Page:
OMNR presently grants ‘authorization’ to individuals who have demonstrated appropriate skill, training and commitment to care for these animals. The government makes the regulations but offers no other support to the custodians. Now they are proposing changes that will virtually eliminate rehabilitation. 

OMNR provides no funds or resources to rehabilitators so most custodians work out of their own homes, hoping for small donations, and are very limited in the number of animals they can rescue. But they have been able to lean on a large number of assistants (called foster parents) who also work out of their homes and help with the raising and release of the babies. Together, they help a large number animals.

OMNR has released a set of proposed guidelines to “improve care for sick, injured or orphaned wildlife”, according to Minister David Ramsay. Unfortunately, the proposed guidelines could produce exactly the opposite result. One of those new guidelines will no longer allow the assistants to work from their homes, although they can go to the authorized wildlife centres to assist. Unfortunately, there are very few wildlife centres in Ontario and OMNR is not planning to open one in your area any time soon. There are other unsupportable changes planned as well.

After reviewing the proposed changes, many wildlife custodians state the regulations, if enacted, will likely result in all responsible wildlife custodians returning their authorizations to the Ministry and withdrawing this valuable public service. The proposals are completely unacceptable for the custodians and the wildlife for whom they provide care.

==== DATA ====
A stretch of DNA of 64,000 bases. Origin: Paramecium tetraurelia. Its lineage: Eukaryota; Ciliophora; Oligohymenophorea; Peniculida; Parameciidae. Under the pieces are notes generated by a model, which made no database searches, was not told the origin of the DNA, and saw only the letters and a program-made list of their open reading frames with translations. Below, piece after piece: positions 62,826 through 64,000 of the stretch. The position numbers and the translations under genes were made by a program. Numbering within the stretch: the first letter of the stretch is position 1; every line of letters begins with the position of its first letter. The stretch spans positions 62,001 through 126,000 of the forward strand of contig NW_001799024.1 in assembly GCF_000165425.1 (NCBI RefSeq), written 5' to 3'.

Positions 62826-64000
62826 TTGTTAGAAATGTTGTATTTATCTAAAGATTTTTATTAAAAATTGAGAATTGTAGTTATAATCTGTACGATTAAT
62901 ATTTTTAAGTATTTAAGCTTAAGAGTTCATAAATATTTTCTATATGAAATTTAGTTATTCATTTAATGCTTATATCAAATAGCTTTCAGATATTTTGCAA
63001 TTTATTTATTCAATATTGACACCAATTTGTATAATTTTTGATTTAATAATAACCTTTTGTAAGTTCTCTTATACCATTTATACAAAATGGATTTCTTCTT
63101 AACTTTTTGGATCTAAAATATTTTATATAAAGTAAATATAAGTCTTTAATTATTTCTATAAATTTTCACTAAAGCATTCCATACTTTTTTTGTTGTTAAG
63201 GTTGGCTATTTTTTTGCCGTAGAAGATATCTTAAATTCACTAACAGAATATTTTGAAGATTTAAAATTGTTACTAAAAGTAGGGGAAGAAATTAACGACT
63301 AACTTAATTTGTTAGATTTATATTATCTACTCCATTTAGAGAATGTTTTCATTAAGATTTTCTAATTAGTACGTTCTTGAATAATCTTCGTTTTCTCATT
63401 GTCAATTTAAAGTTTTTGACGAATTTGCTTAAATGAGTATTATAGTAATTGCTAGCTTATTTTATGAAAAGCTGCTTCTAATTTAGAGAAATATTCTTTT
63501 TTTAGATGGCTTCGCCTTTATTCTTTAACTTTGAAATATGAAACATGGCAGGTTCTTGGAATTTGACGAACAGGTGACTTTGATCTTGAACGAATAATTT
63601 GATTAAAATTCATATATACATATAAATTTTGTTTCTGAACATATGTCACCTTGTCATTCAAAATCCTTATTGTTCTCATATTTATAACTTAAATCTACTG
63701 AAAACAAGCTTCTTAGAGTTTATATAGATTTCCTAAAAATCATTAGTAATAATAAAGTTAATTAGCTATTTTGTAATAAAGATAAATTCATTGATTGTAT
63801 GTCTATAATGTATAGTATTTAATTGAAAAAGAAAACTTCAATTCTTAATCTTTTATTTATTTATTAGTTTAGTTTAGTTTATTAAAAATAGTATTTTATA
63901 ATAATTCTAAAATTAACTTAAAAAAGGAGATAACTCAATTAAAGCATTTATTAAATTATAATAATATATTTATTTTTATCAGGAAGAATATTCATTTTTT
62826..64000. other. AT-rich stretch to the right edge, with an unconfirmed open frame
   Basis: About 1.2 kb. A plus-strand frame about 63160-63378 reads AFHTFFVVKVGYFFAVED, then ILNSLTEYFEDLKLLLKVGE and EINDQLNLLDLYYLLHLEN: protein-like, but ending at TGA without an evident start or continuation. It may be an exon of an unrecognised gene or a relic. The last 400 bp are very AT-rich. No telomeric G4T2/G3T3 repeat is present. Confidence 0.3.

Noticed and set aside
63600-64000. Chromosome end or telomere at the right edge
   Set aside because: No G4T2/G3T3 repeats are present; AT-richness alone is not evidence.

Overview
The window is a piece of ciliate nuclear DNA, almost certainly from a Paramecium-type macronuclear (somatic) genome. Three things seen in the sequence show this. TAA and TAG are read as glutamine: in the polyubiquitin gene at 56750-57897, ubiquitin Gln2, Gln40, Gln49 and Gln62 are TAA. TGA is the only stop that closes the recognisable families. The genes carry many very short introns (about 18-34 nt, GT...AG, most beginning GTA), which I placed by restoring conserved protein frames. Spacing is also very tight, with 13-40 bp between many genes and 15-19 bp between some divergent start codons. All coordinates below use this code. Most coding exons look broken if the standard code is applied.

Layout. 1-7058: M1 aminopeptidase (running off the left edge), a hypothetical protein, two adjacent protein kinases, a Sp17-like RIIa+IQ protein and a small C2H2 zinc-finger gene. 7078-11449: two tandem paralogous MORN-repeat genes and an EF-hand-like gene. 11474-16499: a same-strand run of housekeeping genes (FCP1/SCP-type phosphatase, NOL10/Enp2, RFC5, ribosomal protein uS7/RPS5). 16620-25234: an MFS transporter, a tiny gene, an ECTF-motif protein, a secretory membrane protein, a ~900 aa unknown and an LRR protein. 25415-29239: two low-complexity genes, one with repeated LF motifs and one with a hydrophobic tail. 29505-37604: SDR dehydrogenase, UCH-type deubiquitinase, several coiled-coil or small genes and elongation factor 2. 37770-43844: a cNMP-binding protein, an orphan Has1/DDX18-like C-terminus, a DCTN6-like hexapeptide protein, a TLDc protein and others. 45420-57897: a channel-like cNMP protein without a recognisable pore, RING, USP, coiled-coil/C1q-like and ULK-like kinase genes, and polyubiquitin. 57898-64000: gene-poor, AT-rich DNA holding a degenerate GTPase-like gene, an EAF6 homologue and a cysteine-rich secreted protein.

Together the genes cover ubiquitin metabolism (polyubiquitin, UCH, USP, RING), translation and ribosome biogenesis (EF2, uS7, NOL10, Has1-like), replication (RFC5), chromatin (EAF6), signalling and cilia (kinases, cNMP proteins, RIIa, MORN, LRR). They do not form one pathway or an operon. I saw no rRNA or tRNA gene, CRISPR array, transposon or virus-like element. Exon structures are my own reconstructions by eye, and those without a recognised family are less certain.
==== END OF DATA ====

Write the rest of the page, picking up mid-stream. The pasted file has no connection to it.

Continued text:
So what happens to those baby raccoons? You will have two choices: you can pay to have them killed by a local veterinarian (the Humane Societies have already said they don’t want to do it); or you can leave them at the side of the road to starve to death.  How does that improve the care for orphaned wildlife?

So who will care for the animals? Many people will not leave those babies to starve and untrained people will take them in, putting themselves and the animals at risk. They will not know how to prevent animal deaths or how to protect themselves from diseases. And it is illegal for you to take them in and raise them yourself, with a potential $100,000 penalty if you are caught.

The proposed guidelines do not meet internationally recognized standards for wildlife care. Minister Ramsay and Premier Dalton McGuinty know the rehabilitation community is opposed to these plans but they are relying on the support of one small and frequently disparaged rehabilitation group as proof that rehabbers are onside with the government. Ramsay and McGuinty are wrong, or not telling the truth.

Rehabbers need your help. If you are concerned about the care that will be available to orphaned and injured wildlife, and do not relish the idea of simply leaving an orphaned or injured baby animal to starve to death in the wild, please contact your Member of Provincial Parliament in writing immediately. You only have until January 29, 2005 to make your views known or these changes will go ahead and many baby animals will needlessly suffer or die.

Paul Harris
Denfield, Ontario

Click to view scanned letter as it appeared in the Middlesex Banner

Click here to find out how you can help!


No help for wildlife

November 24, 2004

ATTENTION : Premier McGuinty

Dear Premier McGuinty:

I have never before written a letter to a politician, but feel now that I must as I am encountering a problem regarding lack of access to a wildlife rehabilitation center. This has proven to be a problem for me several times over the past couple of years. One of the reasons is because I have a 14 year old son who has a great interest in wildlife and has brought home several orphaned or hurt animals and birds that he comes across. Fortunately, the Wild Bird Care Sanctuary of Ottawa has been there to meet our needs for the bird foundlings. This is a great relief to me as I don't want to have these otherwise healthy and viable animals dispatched solely because there is nowhere they can stay for any period of time while they are rehabilitated .